10 Universities Plan ‘Digital Twin’ Metaversities for Fall

As AR/VR technology continues to improve for education applications, colleges and universities are beginning to experiment with the “metaversity” concept to improve remote student engagement and provide more experiential learning opportunities.

According to a recent news release, 10 universities are getting set to launch their own metaversities this fall to provide students and professors with a “digital twin” replica campus in which to attend courses, using a Meta Quest 2 virtual reality headset provided through a partnership with VictoryXR and Meta.

The announcement said students at Morehouse College in Georgia, the University of Kansas School of Nursing, New Mexico State University, South Dakota State University, Florida A&M University, West Virginia University, Southwestern Oregon Community College, California State University, Alabama A&M University and University of Maryland Global Campus will be able to use the technology to attend courses synchronously from anywhere.


VictoryXR CEO Steve Grubbs said students will use their VR headsets to enter their school’s twin metacampus, or virtual campus, with other students and professors for classroom activities such as learning more about human anatomy through a virtual cadaver lab, taking history field trips or astronomy lessons on a starship, among other examples.

“It is persistent — meaning it’s always there. You put on your headset and your metaversity is right there,” Grubbs said of the metaversity concept. “And it is immersive and experiential, meaning that you learn kinesthetically in a metaversity as opposed to Zoom learning, which is not kinesthetic. You’re not going to tear apart a car engine in Zoom, but you will in a metaversity.

“It’s a digital twin, so it looks exactly like the real thing — to the paint, the glass, etc.,” he later added. “You’re going to get the campus quad, and you’ll have five to seven buildings and the interior of two to three buildings. That’s generally where universities will start with their digital twin.”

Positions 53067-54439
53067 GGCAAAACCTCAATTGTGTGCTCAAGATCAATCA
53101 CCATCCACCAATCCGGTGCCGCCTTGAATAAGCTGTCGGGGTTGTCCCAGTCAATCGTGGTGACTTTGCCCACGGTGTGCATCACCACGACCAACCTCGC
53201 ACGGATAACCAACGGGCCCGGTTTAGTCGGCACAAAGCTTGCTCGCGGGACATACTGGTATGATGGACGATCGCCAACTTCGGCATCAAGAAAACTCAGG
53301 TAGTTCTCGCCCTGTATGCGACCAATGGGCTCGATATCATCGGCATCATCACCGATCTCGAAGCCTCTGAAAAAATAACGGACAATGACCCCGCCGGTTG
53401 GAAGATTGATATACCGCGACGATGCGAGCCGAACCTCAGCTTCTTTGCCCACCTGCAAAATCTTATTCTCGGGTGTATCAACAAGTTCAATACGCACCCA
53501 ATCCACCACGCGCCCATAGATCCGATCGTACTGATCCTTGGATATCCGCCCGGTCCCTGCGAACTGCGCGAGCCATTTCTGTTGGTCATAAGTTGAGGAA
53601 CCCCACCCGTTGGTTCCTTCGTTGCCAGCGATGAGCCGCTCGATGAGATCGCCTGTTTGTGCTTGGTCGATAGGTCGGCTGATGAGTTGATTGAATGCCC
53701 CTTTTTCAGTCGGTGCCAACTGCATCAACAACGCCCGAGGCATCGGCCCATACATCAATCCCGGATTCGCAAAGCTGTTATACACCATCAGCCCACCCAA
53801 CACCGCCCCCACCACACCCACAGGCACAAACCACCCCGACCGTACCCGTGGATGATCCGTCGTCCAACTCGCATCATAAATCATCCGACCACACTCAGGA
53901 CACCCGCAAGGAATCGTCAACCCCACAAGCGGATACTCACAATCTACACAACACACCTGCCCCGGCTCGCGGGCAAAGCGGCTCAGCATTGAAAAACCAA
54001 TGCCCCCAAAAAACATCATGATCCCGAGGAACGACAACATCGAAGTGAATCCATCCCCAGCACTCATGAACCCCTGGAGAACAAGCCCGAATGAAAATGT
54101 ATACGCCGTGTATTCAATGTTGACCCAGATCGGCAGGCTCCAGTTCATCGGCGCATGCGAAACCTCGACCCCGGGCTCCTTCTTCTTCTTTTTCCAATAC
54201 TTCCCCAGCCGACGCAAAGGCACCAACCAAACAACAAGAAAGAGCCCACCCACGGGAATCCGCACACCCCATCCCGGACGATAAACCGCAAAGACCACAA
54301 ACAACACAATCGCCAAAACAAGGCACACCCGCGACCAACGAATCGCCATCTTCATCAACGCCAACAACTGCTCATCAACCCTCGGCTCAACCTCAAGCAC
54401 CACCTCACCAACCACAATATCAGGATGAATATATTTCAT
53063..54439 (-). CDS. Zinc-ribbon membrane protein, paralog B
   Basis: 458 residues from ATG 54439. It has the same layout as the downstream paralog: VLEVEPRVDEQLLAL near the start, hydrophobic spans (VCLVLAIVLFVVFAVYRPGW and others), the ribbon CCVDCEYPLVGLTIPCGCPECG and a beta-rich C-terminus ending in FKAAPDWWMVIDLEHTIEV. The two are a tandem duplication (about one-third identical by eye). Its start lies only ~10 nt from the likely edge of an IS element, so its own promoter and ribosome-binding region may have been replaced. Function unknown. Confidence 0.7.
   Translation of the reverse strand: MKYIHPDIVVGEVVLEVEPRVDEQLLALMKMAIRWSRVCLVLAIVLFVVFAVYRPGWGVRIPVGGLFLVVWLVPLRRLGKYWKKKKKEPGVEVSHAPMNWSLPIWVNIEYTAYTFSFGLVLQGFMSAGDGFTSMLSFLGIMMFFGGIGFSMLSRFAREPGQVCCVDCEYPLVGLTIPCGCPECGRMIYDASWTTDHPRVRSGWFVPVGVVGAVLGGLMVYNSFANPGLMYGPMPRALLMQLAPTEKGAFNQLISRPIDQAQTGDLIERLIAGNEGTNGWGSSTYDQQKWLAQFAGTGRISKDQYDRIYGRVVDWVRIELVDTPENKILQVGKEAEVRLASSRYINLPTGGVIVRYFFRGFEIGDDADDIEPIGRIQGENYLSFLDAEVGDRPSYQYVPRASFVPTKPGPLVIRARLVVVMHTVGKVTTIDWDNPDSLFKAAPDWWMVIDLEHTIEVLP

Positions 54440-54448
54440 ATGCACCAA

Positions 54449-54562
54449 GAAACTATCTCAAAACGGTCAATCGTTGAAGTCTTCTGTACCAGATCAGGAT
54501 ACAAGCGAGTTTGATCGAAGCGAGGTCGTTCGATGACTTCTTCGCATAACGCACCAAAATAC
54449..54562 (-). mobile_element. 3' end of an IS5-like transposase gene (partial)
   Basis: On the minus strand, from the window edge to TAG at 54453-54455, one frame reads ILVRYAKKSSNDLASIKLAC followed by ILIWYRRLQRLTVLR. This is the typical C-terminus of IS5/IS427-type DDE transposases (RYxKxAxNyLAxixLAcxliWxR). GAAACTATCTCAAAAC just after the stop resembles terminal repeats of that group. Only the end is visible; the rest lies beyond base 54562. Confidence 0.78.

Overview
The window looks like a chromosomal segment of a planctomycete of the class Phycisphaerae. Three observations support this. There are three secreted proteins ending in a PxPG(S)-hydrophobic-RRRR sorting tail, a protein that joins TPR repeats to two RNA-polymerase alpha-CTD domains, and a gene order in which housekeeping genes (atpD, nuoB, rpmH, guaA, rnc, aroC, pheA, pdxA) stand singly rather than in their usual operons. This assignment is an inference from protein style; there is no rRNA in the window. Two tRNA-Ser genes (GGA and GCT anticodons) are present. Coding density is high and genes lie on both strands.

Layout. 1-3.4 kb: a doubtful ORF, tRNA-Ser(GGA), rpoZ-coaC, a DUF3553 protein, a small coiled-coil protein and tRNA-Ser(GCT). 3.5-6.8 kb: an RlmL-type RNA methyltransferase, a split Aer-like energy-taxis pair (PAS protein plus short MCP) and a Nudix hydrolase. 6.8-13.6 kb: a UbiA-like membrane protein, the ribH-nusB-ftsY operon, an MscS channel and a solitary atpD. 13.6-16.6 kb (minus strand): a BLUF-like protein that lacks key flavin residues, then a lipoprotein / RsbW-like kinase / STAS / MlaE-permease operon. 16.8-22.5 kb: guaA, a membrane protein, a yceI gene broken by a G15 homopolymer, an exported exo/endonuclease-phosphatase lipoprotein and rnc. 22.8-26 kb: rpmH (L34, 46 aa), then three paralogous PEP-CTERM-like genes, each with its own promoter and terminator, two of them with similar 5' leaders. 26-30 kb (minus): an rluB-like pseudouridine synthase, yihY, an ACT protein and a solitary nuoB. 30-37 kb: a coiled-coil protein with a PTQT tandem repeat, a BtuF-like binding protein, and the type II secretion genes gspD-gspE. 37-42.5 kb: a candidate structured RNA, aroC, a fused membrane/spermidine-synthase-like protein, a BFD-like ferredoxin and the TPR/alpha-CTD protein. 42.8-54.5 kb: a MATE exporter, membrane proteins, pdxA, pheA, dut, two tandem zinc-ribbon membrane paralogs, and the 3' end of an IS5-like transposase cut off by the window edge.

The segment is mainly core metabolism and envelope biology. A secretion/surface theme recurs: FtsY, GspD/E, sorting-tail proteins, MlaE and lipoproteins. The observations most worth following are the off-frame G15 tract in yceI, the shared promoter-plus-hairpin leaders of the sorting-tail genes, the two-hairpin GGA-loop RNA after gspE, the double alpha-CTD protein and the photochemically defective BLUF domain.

According to Grubbs, the launch of the 10 metaversities comes after VictoryXR first piloted the concept with Morehouse College, followed by further pilots at Fisk University and American High School. The method has so far been met with a positive response from students and professors.

“More than any learning innovation I have been involved with, Morehouse in the metaverse has made the biggest difference for the students I teach,” Muhsinah Morris, assistant professor at Morehouse College, said in a public statement.

Grubbs said the recent move to test out the concept has been driven largely by a decline in on-campus enrollment across higher education, as well as improvements to Meta’s AR/VR technology making it more feasible.

“If you’re a remote learner, you have two choices, Zoom or a metaversity, and there’s no question what students prefer,” he said. “Universities have to meet those students where they’re at… If universities are going to be successful [with upcoming generations]they have to think about their approach, and one of the solutions is the metaversity.

“Those who ignore this new learning method will do so at the risk of their own enrollment,” he later added. “Here’s the bottom line — remote learning is growing, and there’s fierce competition for those remote learners because now they can learn from anywhere.”

Another thing driving the new concept, Grubbs said, is its cost-effectiveness. For instance, he said, VictoryXR’s virtual cadaver lab is “dramatically” less expensive than maintaining and managing a real cadaver lab for anatomy courses.

“In the cadaver lab, the professor can hand each student their own human heart to hold, and then that student can expand that human heart until it’s 8 feet tall and step inside and learn about ventricles and cavities,” he said, noting current capabilities .

Perhaps the biggest driver, according to Grubbs, is schools’ willingness to try something new in the wake of the digital surge caused by COVID-19, which forced many students into online learning.

“It was, ‘Who is willing to dip their toes into the water and try something revolutionary that’s never been done before in the history of the world?’ That’s not a big list,” he said. “Thank God that Morehouse College had some professors who were willing to say, ‘OK, our students aren’t loving Zoom, so let’s try something they will love.'”

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